Letter: This is how we fight back
Being of Irish descent, St. Paddy’s is always a Day I look forward to. But this year, Paddy’s was very different. I did manage to stop off at the B&J just before the shutdown for a quick pint with my friend James, the last beer in a pub I’ve had since.
But mostly that week was the beginning of the end for life as we knew it. We hurriedly rushed to Northfield and St. Peter to collect our kids from college, drove around town looking for a few rolls of toilet paper (thank you HyVee!!!), and joined our community as we all sheltered in place to help “flatten the curve.”
Trips were cancelled; a planned scientific talk I was giving at the American Association for Cancer Research meeting in San Diego turned into a lonely Zoom presentation from my office in Austin. And the scientists and staff at the Hormel Institute hurriedly came together to establish a plan to keep minimal operations going to continue our cancer research in the face of a pandemic. Everything happened so fast.
And it struck me that is how disease happens. Whether a cancer diagnosis affecting an individual and their family or a virus epidemic affecting the whole community, things happen fast. And that rapid change brings with it a sense of helplessness, of being alone, and having no way to fight back. I think this is why community fundraisers like Paint the Town Pink and the Eagles Cancer Telethon play such a critical role for cancer survivors. It is a way for us to come together and to fight back. But how do we fight back this time against a virus we barely understand?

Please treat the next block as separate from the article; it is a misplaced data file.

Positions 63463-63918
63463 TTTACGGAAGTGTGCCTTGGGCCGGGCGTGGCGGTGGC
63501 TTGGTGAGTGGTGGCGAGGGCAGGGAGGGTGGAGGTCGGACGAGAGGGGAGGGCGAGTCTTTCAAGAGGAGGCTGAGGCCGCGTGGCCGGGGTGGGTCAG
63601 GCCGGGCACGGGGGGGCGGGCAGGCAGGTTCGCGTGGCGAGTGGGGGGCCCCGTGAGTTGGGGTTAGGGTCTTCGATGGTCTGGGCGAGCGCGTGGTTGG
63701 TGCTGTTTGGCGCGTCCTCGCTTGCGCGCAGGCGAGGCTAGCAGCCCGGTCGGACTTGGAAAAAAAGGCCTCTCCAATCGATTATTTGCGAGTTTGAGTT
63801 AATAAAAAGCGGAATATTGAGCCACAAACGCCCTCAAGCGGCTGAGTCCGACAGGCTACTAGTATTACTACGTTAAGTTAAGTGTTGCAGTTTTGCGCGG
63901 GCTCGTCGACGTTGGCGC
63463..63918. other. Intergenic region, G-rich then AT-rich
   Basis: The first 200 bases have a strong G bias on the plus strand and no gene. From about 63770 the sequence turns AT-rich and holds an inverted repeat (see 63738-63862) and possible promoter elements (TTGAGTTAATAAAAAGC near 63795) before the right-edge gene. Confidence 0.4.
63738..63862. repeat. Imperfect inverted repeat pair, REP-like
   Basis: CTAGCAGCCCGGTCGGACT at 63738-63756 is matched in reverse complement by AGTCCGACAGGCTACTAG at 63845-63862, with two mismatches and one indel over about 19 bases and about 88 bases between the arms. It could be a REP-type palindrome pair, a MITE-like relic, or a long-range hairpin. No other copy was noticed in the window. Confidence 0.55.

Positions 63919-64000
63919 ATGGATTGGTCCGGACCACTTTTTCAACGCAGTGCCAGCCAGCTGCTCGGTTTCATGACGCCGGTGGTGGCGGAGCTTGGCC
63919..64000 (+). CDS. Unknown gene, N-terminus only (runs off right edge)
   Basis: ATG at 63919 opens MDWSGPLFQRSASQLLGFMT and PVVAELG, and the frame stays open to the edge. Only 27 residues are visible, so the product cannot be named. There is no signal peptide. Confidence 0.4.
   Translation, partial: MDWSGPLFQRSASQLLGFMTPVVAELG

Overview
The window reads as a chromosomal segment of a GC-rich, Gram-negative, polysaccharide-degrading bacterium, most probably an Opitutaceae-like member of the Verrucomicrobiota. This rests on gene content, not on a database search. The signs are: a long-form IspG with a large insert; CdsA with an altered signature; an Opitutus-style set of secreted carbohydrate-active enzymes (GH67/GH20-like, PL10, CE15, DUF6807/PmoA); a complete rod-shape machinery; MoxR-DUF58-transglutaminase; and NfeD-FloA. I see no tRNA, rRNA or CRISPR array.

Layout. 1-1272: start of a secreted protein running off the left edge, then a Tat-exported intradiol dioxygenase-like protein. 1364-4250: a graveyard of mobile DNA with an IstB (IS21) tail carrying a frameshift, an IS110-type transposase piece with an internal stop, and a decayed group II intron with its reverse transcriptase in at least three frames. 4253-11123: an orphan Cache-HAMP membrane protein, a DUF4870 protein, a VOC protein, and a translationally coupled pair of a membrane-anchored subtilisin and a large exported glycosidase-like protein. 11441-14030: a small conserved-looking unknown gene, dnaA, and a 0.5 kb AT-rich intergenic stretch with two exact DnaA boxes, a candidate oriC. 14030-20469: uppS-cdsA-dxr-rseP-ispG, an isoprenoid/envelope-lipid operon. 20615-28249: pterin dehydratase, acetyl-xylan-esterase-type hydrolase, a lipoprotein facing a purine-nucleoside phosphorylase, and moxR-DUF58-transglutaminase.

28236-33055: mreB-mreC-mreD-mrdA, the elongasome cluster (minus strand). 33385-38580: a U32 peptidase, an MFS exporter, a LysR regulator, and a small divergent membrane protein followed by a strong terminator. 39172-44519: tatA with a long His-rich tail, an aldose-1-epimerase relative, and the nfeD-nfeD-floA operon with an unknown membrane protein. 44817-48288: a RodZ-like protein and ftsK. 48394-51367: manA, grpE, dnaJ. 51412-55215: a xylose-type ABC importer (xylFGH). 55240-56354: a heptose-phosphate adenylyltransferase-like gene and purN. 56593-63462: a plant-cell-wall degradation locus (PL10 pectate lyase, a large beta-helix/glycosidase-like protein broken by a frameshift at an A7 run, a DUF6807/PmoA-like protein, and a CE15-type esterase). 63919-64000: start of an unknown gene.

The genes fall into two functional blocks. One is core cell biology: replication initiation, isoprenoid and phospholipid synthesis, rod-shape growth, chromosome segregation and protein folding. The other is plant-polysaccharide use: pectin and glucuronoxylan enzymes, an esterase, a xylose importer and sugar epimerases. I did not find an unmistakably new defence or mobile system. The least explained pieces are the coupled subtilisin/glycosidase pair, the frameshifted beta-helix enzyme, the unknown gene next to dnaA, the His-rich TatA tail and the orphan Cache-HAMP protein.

Researchers throughout the world are working tirelessly to improve testing, to develop treatments, and to generate a vaccine, but these take time. In the meantime, what can we do to keep this virus from causing more damage to our society?
Well, I can tell you what the professionals at the University of Minnesota and the Mayo Clinic do: we wear a mask in public. Right now you cannot enter either the Hormel Institute or the Mayo Clinic without a mask on. And why do we wear these masks? Think of the doctors and nurses in an operating room — you would be appalled to see them without their masks. And remember, those professionals do not wear masks to protect themselves from their patients, they wear masks to protect their patients from themselves.
We do not wear our masks out of fear or selfishness, or out of taking sides in some cultural/political debate. We wear them to protect our colleagues and neighbors. We wear them to fight back. On behalf of scientists and medical professionals everywhere, I invite you to join with us in this fight. Please wear a mask in public — and be part of the solution to this terrible pandemic.
Dr. Edward “Ted” Hinchcliffe
I.J. Holton Professor
Hormel Institute and the Masonic Cancer Center
University of Minnesota